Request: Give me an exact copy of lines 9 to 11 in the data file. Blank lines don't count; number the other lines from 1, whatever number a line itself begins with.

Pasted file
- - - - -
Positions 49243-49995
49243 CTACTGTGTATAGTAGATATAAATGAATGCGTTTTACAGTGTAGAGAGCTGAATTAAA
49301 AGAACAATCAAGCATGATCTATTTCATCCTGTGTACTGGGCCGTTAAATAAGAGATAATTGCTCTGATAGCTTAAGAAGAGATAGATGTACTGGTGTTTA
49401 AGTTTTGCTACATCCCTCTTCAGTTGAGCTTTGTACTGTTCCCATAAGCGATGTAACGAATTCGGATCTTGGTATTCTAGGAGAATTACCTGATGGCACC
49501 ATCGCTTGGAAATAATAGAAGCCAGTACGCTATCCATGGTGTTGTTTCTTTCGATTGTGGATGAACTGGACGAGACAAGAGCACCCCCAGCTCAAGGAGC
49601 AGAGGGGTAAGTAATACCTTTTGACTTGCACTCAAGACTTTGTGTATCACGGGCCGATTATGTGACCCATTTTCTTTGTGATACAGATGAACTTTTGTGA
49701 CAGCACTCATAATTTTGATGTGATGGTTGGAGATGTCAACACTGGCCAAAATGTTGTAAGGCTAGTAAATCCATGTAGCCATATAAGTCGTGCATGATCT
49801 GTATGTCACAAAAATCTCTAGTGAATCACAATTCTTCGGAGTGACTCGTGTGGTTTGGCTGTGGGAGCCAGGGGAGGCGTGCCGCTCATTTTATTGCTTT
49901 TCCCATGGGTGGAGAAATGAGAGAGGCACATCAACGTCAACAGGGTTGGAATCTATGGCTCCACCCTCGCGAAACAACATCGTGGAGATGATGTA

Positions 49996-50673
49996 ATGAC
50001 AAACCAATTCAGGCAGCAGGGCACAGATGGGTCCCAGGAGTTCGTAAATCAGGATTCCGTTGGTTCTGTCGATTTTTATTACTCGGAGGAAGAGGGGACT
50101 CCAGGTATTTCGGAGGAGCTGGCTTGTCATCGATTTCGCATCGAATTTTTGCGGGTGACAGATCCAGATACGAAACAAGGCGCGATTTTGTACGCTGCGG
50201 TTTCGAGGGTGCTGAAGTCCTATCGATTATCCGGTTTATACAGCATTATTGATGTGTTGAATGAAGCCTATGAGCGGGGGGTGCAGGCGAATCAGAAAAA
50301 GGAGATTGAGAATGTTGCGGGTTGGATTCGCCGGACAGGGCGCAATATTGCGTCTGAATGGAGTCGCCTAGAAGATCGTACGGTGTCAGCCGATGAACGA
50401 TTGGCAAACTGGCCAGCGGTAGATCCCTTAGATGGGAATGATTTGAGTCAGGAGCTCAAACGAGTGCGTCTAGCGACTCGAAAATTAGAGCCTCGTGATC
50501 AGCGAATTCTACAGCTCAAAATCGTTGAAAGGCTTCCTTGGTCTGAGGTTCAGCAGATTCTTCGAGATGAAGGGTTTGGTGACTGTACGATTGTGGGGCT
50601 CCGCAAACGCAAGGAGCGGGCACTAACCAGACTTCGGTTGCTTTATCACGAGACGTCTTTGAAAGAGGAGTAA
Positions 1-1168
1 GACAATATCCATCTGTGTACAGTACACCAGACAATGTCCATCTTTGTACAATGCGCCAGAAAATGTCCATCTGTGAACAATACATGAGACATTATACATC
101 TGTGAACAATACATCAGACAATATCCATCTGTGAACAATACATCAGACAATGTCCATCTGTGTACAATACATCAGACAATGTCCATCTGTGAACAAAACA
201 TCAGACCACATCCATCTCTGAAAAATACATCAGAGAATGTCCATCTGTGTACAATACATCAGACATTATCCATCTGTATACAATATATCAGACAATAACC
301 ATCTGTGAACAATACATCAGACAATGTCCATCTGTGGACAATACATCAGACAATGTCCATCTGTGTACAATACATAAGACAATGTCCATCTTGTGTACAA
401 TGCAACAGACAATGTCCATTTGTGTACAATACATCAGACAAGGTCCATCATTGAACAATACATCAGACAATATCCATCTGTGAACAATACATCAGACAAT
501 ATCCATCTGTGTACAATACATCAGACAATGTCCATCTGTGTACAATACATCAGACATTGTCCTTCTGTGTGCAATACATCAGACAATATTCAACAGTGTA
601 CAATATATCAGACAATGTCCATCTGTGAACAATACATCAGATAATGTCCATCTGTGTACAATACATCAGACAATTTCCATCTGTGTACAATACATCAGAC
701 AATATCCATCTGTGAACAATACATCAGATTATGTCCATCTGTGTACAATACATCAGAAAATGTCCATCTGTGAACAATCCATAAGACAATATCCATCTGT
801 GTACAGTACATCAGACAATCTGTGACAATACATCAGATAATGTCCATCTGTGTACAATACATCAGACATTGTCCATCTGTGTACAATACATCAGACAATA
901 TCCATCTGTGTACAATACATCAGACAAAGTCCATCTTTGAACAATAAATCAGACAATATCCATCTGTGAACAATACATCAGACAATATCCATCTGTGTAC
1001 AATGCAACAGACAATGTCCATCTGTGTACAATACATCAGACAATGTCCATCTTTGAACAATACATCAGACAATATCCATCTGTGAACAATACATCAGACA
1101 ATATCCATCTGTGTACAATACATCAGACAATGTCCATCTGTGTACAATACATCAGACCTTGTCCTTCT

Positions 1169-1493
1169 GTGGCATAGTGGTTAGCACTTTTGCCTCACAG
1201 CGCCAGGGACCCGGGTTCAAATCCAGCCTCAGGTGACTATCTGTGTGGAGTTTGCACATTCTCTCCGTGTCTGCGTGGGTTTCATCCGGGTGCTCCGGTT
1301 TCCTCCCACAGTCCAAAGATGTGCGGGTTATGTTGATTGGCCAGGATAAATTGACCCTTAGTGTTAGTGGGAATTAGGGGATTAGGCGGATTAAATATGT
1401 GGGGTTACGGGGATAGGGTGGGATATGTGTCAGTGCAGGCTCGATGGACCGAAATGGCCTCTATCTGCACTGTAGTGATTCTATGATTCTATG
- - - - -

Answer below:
49901 TCCCATGGGTGGAGAAATGAGAGAGGCACATCAACGTCAACAGGGTTGGAATCTATGGCTCCACCCTCGCGAAACAACATCGTGGAGATGATGTA

Positions 49996-50673
49996 ATGAC